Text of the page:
Life Insurance Association warns of trade-offs in widening insurers' panel of doctors

INCLUDING all private specialists on insurers' panel of doctors may drive up costs and premiums, said the Life Insurance Association (LIA) in a statement on Monday.

It was responding to the report by the Singapore Medical Association (SMA) on Friday, which urged insurers to be more transparent about the selection criteria for their lists of accredited doctors and specialists and for a more inclusive panel.

The use of Integrated Shield Plan (IP) panels was among measures recommended by the Health Insurance Task Force (HITF) in 2016 "to bring down the rate of claims cost inflation so that premium increases can be moderated and kept sustainable", said LIA.

But SMA had in its report said that with the Ministry of Health (MOH) fee benchmarks in place, there is no "reasonable justification for highly exclusive panels".

Panels, if needed, should be inclusive in the first instance and private-sector specialists should be excluded only if they have a poor track record," said the SMA.

"Since there are Ministry of Health (MOH) fee benchmarks in place now to address overcharging, there is no reasonable justification for highly exclusive panels. Panels, if needed, should be inclusive in the first instance and private-sector specialists should be excluded only if they have a poor track record," said the SMA in its report.

The LIA pointed out, however, that such a move may come with trade-offs. It said that the upper bound of the MOH fee benchmark range for a procedure can be up to five times that of the lower-bound one.

MOH fee benchmarks have been published for the most common 222 procedures since late 2018. Each benchmark for a procedure comes with a lower and an upper limit.

"As such, proceeding per SMA's suggestion without calibration may lead to substantial cost increases and further premium increases for policyholders," it said.

"Striking this balance is critical, and we invite SMA for a discussion on how this can be done in a way that will not disproportionately burden policy-holders with higher premiums."

It has, however, agreed that greater transparency from all stakeholders will provide more clarity on issues surrounding panel doctors.

As such, it recently concluded an update of the guidelines on panel management, which is available on the website. This includes guidance that IP insurers should explain the criteria for selection of panel doctors.

In return, the LIA is urging the SMA to respond to calls for measures and guidelines to oversee clinical quality in order to prevent over-treatment.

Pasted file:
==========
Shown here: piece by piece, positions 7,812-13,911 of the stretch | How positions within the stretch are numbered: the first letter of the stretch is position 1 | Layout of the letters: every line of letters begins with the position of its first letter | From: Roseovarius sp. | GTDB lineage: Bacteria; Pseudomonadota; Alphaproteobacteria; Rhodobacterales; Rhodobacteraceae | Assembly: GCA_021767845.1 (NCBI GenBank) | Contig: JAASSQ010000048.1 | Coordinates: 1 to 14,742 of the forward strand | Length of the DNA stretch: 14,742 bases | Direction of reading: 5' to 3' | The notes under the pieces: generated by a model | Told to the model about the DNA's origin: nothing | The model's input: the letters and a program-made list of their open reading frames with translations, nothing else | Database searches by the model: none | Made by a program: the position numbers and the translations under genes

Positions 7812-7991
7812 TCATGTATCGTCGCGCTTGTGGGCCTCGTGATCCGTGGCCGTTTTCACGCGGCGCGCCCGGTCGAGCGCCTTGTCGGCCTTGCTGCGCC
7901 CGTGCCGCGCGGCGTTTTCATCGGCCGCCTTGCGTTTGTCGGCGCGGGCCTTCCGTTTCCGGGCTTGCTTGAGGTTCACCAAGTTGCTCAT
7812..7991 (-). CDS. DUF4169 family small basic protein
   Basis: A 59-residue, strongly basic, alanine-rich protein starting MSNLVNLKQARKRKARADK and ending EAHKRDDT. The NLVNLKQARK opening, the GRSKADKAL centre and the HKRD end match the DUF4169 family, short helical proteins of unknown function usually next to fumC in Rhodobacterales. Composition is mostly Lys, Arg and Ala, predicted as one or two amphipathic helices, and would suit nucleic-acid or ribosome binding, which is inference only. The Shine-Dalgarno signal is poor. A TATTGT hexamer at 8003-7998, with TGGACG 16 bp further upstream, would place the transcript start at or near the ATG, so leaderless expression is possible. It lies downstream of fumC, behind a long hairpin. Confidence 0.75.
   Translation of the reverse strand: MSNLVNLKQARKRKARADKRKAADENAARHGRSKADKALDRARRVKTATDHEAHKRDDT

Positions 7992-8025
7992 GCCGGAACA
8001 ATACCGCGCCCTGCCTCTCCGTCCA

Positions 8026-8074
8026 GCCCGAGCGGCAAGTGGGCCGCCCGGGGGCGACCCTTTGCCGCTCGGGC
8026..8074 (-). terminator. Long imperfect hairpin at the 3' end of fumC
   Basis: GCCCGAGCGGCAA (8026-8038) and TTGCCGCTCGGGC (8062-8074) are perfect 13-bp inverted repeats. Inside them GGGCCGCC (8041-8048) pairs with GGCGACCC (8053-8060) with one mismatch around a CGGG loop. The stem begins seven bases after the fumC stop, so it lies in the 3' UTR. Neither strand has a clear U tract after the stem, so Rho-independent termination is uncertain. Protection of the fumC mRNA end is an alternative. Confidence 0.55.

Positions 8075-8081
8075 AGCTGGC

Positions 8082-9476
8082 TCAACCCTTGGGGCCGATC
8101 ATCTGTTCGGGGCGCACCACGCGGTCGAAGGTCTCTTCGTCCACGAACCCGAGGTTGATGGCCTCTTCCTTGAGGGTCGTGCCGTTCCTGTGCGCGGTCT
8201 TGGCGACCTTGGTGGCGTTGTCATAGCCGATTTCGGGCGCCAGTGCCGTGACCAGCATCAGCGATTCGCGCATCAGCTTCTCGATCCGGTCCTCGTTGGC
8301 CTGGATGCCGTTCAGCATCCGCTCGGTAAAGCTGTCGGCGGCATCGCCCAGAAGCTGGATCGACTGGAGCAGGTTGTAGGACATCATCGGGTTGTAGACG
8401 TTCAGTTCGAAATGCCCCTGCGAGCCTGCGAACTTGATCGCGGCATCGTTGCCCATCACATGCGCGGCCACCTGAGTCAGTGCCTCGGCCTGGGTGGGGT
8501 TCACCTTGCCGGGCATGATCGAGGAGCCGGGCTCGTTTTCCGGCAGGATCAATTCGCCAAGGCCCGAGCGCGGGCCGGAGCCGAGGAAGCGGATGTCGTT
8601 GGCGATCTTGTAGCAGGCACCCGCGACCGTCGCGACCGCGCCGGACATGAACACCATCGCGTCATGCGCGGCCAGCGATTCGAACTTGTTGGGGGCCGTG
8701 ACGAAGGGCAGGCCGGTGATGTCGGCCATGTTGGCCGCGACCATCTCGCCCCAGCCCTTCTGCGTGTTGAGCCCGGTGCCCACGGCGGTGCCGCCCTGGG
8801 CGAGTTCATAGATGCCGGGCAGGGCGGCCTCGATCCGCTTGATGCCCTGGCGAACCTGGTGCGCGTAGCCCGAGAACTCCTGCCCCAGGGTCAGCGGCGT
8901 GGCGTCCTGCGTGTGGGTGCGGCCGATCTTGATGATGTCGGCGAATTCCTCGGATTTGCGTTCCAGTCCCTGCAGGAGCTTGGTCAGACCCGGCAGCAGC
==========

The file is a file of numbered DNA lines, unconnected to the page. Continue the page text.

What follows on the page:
"Clinical quality measures will enable insurers to make better, evidence-based decisions on admitting doctors into panels. Policy-holders will ultimately benefit because they will receive better care," said LIA.

In response to queries from The Business Times (BT), Great Eastern's managing director of group operations Patrick Kok said: "The well-being of our customers is our top priority. As a leading insurer, we have a responsibility to partner with our customers to manage rising healthcare costs and ensure they receive comprehensive and affordable medical insurance throughout their lifetime."

AIA Singapore told BT that even with the implementation of panel doctors, it sees value in engaging with the broader healthcare provider ecosystem, including non-panel doctors, public hospitals, private hospitals and day-surgery centres to explore ways to work together to better manage healthcare costs.

It had, for instance, made pre-authorisation available for all non-panel doctors.

Insurers also told BT that they are continually expanding their panels to offer customers wider options.

Prudential Singapore said that it has, over the past few years, ensured a good representation of specialists in fields related to ailments of the heart, digestive system, eyes and cancers, in view of increasing claims for treatments in these areas.

A formation of a trilateral committee, comprising the LIA, SMA and the Academy of Medicine had been set up by MOH to discuss and resolve IP-related related issues, and to refine the implementation of Health Insurance Task Force (HITF) recommendations.

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